Making Brunch Profitable

 
Making Brunch Profitable
Poached eggs with potatoes, crispy prosciutto di Parma, and Italian sausage crumbled over organic spinach.

While breakfast has become a lucrative daypart at many fast-food concepts and is, of course, a mainstay among family-dining brands like IHOP, Denny’s, Bob Evans, Waffle House, and Cracker Barrel, very few full-service brands in the casual-dining or upscale-dining segments have embraced morning menus.

Chef Anthony Russo of Houston-based Russo's Restaurants believes many brands shy away from brunch for fear of waste or extra cost. However, Russo says this is a mistake. The company’s brand, Russo's Coal Fired Italian Kitchen, which has 25 locations in the U.S. as well as international franchisees, has witnessed significant growth since adding a weekend brunch menu. Russo says the key to avoiding waste is simply using ingredients already in the kitchen.

“We have a great variety of Italian entrées that use zucchini, squash, Portobello mushrooms, Feta cheese, and goat cheese. These are staple items that we already have on our menu,” Russo explains. “There's no additional food cost there, we're just using what we have and being creative with our menu items.”

Russo uses these ingredients to create one-of-a-kind Italian omelets, frittatas, and breakfast pizzas. Applying already-in-stock ingredients, the kitchen is able to offer between 20 and 25 items on its brunch menu. Russo's Coal Fired Italian Kitchen also offers mimosas to complement the breakfast dishes.

“Really the only thing that went up [cost-wise] was buying the eggs,” Russo says. “We do mimosas [because] a little Prosecco with orange juice is pretty simple to make, and that's something we already carry.”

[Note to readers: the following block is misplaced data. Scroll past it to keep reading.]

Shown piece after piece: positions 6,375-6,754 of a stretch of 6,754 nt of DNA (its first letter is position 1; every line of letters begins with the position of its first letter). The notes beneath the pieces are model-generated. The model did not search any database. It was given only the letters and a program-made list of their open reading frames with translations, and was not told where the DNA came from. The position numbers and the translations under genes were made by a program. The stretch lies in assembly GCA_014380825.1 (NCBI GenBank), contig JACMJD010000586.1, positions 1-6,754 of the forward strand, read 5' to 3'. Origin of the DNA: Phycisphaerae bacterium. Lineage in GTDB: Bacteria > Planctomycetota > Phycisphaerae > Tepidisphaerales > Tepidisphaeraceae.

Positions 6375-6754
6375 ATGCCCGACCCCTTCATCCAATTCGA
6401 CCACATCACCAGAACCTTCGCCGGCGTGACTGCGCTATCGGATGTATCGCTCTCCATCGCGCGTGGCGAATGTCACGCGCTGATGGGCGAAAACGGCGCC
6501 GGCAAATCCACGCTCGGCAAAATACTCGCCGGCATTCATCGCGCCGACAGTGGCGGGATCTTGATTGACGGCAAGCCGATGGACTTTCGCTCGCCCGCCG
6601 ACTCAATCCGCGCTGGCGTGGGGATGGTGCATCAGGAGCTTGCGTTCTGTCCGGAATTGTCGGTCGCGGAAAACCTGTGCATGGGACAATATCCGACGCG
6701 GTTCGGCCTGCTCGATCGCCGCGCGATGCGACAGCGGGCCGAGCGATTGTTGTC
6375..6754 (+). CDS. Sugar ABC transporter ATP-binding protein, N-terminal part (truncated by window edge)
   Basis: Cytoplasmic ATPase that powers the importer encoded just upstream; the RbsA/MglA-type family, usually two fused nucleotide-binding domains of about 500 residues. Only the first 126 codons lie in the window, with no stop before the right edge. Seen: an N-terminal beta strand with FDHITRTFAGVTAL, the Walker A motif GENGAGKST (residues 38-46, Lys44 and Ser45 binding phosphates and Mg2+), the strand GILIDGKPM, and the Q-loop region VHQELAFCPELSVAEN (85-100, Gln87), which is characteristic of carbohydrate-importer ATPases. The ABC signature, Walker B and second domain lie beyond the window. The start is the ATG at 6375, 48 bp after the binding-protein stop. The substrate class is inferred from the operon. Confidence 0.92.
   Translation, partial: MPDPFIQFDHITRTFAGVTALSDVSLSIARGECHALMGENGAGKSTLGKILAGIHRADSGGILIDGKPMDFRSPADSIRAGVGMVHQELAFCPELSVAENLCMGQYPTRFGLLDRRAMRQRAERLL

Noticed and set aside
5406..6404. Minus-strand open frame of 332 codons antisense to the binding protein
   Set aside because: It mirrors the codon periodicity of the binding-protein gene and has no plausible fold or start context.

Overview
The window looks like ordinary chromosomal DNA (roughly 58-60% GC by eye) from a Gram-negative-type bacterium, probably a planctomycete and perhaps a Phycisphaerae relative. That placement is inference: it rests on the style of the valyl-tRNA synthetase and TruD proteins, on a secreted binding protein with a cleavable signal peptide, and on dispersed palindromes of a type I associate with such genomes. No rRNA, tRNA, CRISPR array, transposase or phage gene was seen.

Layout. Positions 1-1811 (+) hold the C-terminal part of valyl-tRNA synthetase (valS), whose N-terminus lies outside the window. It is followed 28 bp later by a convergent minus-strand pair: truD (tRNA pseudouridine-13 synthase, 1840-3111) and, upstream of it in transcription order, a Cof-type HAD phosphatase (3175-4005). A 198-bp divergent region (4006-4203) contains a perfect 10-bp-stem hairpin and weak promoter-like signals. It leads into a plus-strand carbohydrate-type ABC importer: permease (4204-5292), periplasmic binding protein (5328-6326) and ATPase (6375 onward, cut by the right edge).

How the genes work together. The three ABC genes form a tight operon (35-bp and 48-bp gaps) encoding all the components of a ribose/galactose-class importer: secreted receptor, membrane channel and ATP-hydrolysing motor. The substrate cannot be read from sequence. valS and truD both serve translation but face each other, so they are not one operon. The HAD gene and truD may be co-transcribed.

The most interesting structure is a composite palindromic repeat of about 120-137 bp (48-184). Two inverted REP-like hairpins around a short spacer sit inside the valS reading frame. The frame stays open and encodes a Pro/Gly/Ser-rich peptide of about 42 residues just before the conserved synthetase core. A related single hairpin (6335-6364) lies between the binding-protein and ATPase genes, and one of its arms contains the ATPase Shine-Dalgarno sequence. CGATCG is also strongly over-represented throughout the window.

Russo also notes the importance of fresh, never-frozen ingredients. Consumers can tell the difference between a meal cooked fresh, exclusively for them, and one that is heated up.

Overall, Russo says consumers respond positively to brunch menus because it gives them greater variety.

“We have two menus—our Saturday-Sunday brunch menu and our dine-in menu—that we give out at the same time so they have a choice,” Russo says. “They like the variety of choices when they come in.” 

A suitable, thoughtful location is essential for making brunch cost-effective. Russo strategically places restaurants with a brunch possibility. For instance, he likes to establish the store in a neighborhood of churches or other organizations that foster a brunch crowd.

 “Start with seven or eight items,” Russo encourages. “Then you can go from there. See if your market supports it.”

 Marlee Murphy